Ambition, that old-fashioned fire in the belly, is what employers are looking for… and it’s what churches look for too. Employers realize ambitious people are the ones who cause their organizations to grow or even save it during downtimes. Ambitious people see beyond their job description and do whatever needs to be done at the time. They stay with a project, no matter how bad things seem. That’s usually because they have confidence to believe in themselves. The less ambitious become discouraged early on.
Yet, not all the ambitious do well professionally or vocationally. Some even get turned down for jobs and promotions, over and over again. So what goes so wrong? The missing ingredient is a lack of Emotional Intelligence. This is the ability to focus outside of yourself, to be self-aware of how you are perceived by others, and to understand what others need and want. This means having the ability to pursue goals effectively, without alienating the majority of your co-workers or team mates. Basic social skills like speed reading people, listening, negotiating, acknowledging input from others, and recognizing your own mistakes is a sure sign of Emotional Intelligence.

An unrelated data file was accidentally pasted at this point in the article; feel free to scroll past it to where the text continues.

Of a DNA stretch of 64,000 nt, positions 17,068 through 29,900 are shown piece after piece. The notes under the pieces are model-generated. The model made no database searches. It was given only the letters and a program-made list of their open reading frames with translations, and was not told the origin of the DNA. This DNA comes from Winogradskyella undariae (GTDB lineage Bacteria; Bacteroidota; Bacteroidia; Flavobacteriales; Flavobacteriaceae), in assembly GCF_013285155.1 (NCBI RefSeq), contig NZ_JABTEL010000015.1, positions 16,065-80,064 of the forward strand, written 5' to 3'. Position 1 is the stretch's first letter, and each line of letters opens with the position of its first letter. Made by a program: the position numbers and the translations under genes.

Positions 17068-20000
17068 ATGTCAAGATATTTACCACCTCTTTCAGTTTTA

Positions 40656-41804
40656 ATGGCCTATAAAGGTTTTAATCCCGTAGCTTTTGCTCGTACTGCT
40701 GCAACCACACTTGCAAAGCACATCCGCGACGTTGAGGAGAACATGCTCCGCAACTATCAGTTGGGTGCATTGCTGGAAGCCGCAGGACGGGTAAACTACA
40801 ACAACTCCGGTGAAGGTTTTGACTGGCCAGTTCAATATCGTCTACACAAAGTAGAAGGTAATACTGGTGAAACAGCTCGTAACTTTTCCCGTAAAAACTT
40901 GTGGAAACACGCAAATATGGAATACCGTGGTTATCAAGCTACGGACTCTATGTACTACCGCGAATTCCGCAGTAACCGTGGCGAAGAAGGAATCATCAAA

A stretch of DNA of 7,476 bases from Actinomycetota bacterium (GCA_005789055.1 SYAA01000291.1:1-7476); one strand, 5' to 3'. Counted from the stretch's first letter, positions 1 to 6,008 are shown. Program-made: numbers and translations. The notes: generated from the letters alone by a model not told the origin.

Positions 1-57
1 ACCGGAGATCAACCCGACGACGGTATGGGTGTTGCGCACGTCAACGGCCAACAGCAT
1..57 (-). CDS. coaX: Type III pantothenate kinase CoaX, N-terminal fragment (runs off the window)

Is it a Sin for a Christian to be Ambitious?
Think about it long enough and you will conclude that Jesus Christ, the apostle Paul, and many other champions in the Bible had plenty of fire in their belly. They were passionate to see godly purposes fulfilled. Sure, there is a self-serving kind of ambition that we understand to be carnal, earthly, and devilish, because it creates rivalry, jealously, and other manifestations of the flesh. On the other hand, channeling passion and ambition towards God’s work and other worthwhile pursuits is a good thing. Simply keep your ambition in moderation and perspective, and you’ll accomplish much for God’s kingdom.
God is looking for such people and will use them.
Through one email to the care team, I interviewed over 15 people from a PCC referral. I hired one today for a warehouse position. This is a great company and we believe good people is what keeps a good company from being a great company. This article reminded me of him. Thanks PCC for the great people you sent.
Ray, thanks for the encouraging comments. Glad you found a new hire, and glad that person was from PCC too!
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